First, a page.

I had named him Rampreet. He was aged around 35 years, both his legs were amputated knee downwards, a pavement dweller just outside the Hanuman temple. Rampreet had sharp eyes and was always dressed in clean clothes. Every Tuesday, I saw him sitting at the doorstep of the temple. What struck me most was that he never asked for alms, if someone donated some money to him he would accept with a wide grin on his face. He was cheerful and joked around with his fellow pavement dwellers. It became a routine for me to handover a ten rupee note to him every Tuesday when I visited the temple. This routine continued for almost one year. One Tuesday I did not notice him at his usual place. I enquired about him and was informed that he had gone away from that location. No one knew his whereabouts.

On my way home, there was a temple on the pavement about 50 meters away from a busy traffic intersection and invariably I had to stop at the red signal of that intersection. Almost after three months, I was driving back from office, waiting at the intersection for the signal to turn green. There was a knock on the door. I looked out of the window and saw Rampreet sitting on the lane divider with his trade mark grin on his face. I smiled back at him and handed over a Ten Rupee note. I was about to ask him about his whereabouts of last three months when the signal turned green and I had to move forward.

I went back home and found an envelope lying on the study table. I opened and found that a relative has written a letter breaking news that the piece of land at my hometown has been released by the Government. This piece of land had been forcibly acquired by the Government and a meager compensation had been offered to me. I had moved court and the decision of the court was in my favor after a long drawn battle lasting close to three years. I immediately decided to celebrate with my family by having dinner at a nearby restaurant. While having dinner I informed my wife about my meeting Rampreet while coming back home. She told me that it was a good wish of Rampreet which brought the good news that evening.

In fact, it dawned on me, that since last three months till that evening I had not received any news to cheer about. I started to recollect the previous Tuesdays I met Rampreet at the temple. I received a raise in my salary, my daughter had graduated with flying colours from the University and got a job offer from the Campus interview, there was a get together with my extended family members after a long time and there were much such pleasant news during that period which kept us happy. Though my routine to visit to Hanuman Mandir every Tuesday remained intact during these three months, nothing noteworthy happened neither did anything untoward happened. I wondered if Rampreet really wished me silently each time I handed over a Ten Rupee note. May be, I thought.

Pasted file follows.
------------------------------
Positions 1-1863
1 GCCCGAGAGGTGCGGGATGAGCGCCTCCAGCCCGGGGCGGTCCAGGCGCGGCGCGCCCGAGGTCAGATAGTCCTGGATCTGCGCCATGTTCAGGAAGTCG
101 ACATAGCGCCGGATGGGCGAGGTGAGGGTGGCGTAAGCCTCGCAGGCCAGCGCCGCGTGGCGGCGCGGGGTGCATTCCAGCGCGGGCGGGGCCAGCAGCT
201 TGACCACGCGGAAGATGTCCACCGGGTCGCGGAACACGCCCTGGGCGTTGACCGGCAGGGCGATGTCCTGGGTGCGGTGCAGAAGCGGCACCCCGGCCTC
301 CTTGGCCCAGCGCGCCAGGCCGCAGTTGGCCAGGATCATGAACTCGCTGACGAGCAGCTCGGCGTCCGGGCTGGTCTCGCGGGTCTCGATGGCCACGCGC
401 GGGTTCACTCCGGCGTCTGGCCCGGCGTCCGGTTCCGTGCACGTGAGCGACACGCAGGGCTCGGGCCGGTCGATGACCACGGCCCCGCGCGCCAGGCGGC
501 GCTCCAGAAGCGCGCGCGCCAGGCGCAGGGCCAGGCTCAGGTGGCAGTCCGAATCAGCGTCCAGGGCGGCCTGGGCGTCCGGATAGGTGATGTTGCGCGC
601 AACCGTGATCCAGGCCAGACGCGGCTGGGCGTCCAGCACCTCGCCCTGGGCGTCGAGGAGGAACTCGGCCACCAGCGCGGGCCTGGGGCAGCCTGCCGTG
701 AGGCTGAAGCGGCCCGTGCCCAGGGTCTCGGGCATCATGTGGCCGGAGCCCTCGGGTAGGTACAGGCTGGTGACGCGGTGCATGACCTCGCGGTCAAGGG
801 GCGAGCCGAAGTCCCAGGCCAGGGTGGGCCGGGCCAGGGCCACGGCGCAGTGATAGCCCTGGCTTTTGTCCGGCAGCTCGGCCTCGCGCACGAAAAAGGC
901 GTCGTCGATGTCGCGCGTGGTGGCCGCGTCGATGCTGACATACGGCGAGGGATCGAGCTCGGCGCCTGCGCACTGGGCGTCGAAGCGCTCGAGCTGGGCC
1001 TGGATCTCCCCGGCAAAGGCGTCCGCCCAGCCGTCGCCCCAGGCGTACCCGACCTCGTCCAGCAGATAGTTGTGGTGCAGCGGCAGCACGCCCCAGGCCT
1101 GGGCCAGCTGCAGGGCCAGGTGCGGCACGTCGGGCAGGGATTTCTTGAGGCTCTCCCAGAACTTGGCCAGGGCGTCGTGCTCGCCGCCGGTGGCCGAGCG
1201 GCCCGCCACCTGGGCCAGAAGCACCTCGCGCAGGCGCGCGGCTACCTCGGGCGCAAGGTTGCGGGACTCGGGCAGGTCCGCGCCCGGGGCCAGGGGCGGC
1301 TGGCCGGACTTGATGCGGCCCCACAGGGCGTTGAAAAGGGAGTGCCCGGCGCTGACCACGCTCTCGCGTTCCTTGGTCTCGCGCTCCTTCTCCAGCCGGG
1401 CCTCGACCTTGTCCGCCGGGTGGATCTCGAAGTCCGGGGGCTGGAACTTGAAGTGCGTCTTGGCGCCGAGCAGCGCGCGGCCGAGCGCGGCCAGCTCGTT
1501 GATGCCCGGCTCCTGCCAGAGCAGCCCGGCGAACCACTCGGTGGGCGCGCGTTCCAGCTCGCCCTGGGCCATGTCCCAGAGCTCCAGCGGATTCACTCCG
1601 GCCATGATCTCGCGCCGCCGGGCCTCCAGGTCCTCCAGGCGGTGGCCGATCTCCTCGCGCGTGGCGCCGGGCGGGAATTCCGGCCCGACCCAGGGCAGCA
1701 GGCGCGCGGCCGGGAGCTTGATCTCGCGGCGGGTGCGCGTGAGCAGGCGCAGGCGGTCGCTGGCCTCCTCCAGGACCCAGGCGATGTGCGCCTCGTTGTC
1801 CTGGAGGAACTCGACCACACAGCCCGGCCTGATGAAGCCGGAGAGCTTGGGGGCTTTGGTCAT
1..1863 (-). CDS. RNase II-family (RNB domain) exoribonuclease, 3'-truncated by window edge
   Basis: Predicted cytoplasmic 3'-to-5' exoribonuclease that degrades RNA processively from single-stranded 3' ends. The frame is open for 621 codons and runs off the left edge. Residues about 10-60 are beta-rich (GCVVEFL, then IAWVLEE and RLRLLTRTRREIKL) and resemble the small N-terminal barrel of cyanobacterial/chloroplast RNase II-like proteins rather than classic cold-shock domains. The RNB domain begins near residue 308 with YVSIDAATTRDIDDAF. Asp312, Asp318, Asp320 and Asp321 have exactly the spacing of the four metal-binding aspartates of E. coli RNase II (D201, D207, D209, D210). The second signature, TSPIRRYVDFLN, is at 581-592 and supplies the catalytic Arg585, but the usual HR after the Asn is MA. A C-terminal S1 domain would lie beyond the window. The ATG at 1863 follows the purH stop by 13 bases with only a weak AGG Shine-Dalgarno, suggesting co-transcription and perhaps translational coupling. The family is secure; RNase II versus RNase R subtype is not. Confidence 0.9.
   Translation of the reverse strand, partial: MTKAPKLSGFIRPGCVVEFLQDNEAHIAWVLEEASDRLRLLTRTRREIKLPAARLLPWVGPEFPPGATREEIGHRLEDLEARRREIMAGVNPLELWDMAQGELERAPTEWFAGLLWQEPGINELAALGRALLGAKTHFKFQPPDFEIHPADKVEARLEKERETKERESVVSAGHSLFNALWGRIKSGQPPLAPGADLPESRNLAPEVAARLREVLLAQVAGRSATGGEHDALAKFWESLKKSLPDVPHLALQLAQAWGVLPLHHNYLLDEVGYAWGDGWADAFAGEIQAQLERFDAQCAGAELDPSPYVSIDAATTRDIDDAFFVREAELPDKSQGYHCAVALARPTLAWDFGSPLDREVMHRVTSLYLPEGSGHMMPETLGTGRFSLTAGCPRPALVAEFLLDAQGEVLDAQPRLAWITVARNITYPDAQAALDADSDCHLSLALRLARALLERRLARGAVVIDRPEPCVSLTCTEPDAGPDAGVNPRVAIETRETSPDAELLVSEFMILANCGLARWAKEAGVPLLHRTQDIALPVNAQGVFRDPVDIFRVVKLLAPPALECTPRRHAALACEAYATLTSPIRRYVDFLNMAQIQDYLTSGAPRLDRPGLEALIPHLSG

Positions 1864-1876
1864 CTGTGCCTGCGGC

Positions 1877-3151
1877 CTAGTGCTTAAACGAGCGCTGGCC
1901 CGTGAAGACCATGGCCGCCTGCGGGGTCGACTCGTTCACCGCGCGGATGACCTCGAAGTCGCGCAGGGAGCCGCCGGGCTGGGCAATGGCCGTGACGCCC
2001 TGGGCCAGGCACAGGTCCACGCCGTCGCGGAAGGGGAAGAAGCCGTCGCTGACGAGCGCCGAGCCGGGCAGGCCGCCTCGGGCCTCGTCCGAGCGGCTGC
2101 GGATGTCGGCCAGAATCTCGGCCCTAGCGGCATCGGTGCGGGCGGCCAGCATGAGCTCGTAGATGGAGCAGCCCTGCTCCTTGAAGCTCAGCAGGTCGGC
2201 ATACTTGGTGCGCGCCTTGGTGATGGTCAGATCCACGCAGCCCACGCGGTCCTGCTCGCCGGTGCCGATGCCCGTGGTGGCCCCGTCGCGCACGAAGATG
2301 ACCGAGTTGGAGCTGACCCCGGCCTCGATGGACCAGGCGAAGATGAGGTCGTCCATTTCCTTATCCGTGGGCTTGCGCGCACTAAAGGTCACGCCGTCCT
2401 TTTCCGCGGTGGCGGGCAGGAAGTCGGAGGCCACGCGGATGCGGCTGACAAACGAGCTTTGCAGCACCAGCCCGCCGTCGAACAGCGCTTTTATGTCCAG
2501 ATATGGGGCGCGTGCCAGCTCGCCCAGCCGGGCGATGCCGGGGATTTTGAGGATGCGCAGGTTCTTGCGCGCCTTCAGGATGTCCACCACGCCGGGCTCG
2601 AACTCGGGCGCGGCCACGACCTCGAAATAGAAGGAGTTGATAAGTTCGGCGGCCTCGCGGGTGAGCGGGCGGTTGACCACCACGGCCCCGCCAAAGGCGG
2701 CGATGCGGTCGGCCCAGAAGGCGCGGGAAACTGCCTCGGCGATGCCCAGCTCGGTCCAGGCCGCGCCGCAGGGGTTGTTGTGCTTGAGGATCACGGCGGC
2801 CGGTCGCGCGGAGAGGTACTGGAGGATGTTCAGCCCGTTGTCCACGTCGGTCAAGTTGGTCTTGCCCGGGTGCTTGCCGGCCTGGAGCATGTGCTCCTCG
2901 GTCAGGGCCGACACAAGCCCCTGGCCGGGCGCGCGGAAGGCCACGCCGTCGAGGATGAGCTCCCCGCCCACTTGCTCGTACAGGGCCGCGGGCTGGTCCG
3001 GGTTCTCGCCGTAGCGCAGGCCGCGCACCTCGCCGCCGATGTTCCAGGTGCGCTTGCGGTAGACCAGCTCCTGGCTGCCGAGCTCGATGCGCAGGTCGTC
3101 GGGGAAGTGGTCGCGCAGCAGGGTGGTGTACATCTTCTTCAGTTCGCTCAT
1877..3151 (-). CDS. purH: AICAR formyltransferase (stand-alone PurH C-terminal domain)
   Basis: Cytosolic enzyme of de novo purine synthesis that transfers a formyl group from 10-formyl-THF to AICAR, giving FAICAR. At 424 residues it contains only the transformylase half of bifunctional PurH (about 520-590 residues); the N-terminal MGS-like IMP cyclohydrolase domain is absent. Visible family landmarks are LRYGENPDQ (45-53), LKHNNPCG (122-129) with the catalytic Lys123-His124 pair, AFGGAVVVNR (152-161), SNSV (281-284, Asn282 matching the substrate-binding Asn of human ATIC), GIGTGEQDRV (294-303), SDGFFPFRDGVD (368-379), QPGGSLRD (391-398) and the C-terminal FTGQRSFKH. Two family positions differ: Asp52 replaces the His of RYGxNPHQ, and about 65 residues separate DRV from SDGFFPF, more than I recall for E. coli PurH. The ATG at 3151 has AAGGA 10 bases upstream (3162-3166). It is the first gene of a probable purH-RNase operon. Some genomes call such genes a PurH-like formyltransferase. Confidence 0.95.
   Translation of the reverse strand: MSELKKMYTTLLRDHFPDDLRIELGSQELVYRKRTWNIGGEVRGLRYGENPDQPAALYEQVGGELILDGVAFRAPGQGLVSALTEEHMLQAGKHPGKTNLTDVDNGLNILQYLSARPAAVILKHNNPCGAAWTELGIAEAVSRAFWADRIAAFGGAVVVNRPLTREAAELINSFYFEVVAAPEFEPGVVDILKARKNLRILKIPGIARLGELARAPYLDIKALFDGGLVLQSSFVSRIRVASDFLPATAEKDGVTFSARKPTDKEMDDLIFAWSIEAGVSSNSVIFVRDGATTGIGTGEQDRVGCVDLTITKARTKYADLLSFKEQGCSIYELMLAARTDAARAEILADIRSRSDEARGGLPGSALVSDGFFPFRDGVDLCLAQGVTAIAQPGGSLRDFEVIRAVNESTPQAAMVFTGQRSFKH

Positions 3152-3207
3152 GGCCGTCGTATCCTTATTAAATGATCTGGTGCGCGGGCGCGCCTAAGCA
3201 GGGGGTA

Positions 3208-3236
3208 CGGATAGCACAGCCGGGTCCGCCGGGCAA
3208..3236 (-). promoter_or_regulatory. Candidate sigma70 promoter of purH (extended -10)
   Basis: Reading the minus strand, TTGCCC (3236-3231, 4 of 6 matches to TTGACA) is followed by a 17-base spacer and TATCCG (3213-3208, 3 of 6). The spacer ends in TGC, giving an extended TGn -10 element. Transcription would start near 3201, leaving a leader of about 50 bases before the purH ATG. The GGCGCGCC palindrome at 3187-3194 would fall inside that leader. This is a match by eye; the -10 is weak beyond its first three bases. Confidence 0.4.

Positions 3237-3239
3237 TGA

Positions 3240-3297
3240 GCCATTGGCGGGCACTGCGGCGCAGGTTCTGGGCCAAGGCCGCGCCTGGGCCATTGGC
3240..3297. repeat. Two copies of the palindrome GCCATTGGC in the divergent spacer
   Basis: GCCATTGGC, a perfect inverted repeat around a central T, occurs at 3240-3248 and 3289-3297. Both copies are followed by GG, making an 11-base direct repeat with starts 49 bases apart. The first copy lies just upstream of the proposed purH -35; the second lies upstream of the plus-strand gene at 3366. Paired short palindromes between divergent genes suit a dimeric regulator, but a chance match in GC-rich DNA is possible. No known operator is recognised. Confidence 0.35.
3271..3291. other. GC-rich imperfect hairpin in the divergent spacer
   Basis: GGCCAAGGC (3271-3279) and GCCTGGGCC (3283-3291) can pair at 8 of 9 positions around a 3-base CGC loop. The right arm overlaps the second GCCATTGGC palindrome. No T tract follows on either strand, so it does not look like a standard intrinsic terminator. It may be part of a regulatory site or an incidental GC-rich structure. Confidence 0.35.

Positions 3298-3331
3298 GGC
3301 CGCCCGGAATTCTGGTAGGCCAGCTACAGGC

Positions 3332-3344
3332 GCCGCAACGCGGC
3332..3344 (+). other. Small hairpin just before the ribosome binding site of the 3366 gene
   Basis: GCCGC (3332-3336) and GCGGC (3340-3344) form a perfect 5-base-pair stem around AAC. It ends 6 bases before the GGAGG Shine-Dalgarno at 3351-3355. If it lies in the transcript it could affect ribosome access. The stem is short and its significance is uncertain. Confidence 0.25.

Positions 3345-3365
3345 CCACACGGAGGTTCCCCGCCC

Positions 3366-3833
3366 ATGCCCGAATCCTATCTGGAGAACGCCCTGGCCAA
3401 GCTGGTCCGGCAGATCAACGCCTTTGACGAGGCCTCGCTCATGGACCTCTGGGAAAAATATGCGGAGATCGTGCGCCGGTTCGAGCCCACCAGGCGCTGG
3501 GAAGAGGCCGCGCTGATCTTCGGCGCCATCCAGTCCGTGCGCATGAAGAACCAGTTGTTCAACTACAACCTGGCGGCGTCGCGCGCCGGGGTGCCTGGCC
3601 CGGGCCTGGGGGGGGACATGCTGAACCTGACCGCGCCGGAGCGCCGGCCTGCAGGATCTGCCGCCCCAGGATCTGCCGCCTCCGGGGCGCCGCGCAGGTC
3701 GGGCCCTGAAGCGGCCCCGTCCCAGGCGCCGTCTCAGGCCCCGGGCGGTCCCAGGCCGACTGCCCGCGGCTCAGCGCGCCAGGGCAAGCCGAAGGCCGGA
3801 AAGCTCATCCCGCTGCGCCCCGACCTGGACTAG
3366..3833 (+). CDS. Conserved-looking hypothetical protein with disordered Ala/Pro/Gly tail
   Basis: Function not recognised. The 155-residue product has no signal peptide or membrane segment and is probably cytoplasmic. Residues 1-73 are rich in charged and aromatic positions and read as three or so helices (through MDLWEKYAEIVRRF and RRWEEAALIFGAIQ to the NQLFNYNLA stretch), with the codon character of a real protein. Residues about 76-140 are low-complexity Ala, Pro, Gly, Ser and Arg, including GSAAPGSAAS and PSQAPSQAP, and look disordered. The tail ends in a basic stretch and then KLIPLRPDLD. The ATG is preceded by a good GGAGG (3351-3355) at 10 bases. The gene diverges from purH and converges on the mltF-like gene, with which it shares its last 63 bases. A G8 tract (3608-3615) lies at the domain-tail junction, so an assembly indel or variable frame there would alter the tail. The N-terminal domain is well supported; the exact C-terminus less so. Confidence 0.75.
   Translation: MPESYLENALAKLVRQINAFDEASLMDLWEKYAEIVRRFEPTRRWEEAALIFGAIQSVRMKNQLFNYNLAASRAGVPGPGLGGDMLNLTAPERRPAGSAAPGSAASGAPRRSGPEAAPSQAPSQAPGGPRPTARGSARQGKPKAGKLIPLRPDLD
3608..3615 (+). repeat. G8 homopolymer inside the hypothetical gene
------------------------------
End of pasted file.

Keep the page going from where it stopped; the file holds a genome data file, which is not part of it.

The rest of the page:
On my way back home I always kept a Ten Rupee note in my shirt pocket so that I could hand over to Rampreet at that intersection. Whenever I could find him sitting on that lane divider I handed over the Ten Rupee note to him and he replied back with his grin.

Six months had passed since I located Rampreet once again. Usually I passed that intersection around 7pm in the evening. At least once a week I found Rampreet and the usual routine of handing over a Ten Rupee note and his acceptance with a grin remained. In those four months good news was many and my belief about Rampreet’s silent good wishes strengthened.

Then suddenly, as it happened earlier, Rampreet was not to be seen for three to four weeks at a stretch. I on the other hand always kept a Ten Rupee note in my pocket with the hope that I would meet him at the intersection. Obviously, I presumed that he had changed his location once again. However this time there was no way I could confirm this as I did not find any pavement dwellers sitting nearby from who I could find out about Rampreet’s whereabouts.

It was month of February. There was a slight chill in the air with the receding winter. I stopped at the intersection. There was a knock on my car’s door. The knock sounded familiar. I looked out and saw Rampreet sitting on the lane divider staring at me with his usual grin. I was elated as Rampreet had formed a part of my routine. I took out a Ten Rupee note and handed over to him and for the first time I heard Rampreet’s voice “Bhagwan aapko sada khoosh rakhein”. Just then a cyclist stopped by my side and said “Sahib aapke hath se Dus rupaye ke note fisal gaya”. I looked at the cyclist who picked up the Ten Rupee note and handed over to me.

I crossed the intersection, parked my car and walked up to the temple. On enquiring I was in informed that Rampreet had been hit by a vehicle which had jumped the signal. I inserted that Ten Rupee note at the temple’s donation box.

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Abhijit Sen

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